Brexit and the advantage of being nimble

Brexit and the advantage of being nimble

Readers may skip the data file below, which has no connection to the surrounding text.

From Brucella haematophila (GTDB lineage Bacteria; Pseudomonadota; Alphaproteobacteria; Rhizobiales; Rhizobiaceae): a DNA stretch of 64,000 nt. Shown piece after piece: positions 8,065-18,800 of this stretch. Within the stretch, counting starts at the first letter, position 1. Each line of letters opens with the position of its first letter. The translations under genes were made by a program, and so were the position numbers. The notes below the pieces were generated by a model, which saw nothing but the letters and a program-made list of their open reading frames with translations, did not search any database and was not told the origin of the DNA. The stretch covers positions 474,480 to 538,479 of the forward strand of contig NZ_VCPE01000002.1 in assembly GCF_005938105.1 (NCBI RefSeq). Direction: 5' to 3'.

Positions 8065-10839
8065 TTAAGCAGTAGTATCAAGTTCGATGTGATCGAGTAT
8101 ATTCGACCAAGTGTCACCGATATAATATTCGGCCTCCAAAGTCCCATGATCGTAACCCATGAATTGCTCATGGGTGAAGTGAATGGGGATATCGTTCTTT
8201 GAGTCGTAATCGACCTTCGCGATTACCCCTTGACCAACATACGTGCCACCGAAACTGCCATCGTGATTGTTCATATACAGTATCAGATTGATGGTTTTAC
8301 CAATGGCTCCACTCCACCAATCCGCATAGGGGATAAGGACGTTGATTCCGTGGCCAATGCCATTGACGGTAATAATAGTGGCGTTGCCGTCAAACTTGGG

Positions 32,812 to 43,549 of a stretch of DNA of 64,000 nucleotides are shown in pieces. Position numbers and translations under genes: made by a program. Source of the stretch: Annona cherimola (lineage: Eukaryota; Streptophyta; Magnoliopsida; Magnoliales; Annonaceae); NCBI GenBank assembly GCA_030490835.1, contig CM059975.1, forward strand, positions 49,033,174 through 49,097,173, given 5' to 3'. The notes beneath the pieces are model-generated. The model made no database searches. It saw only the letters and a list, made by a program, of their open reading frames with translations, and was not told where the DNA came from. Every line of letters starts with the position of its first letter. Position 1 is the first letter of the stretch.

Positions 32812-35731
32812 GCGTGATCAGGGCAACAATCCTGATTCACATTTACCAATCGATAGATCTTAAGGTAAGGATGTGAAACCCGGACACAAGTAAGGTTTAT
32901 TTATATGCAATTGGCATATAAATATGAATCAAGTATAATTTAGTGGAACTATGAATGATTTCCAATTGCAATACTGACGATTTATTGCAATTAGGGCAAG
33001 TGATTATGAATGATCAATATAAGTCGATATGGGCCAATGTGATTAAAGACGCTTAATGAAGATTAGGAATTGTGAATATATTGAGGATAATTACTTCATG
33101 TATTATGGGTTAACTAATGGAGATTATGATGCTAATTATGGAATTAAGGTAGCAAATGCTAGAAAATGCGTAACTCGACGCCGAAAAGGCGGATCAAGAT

Trucks delayed at ports; fresh fish waiting for customs clearance: the headaches caused by Brexit are real enough, says Juliet Samuel. But we also have a compelling illustration of Brexit’s potential benefits: our decision to stay out of the EU’s vaccination scheme. Had the UK accepted the EU’s invitation to join, we’d have had to jettison independent deals already made with promising suppliers and instead limit our initial engagement to suppliers chosen on the basis of satisfying rival political agendas: the US-German partnership, Pfizer/BioNTech; and the UK-French alternative developed by Sanofi and GSK. Instead our Vaccine Taskforce, led by the well-connected Kate Bingham, speedily built relationships with the vaccine front runners and, well ahead of Brussels, secured early supplies of the right drugs. It has become an article of faith that success in the modern world always depends on “scale and uniformity”; that “large blocs are beautiful”. Not so. Autonomy allows for “nimbleness and the ability to tailor policy to one set of interests, rather than 28”. Yes, it has its hidden costs, but so too does the EU’s unwieldy decision-making process.
 

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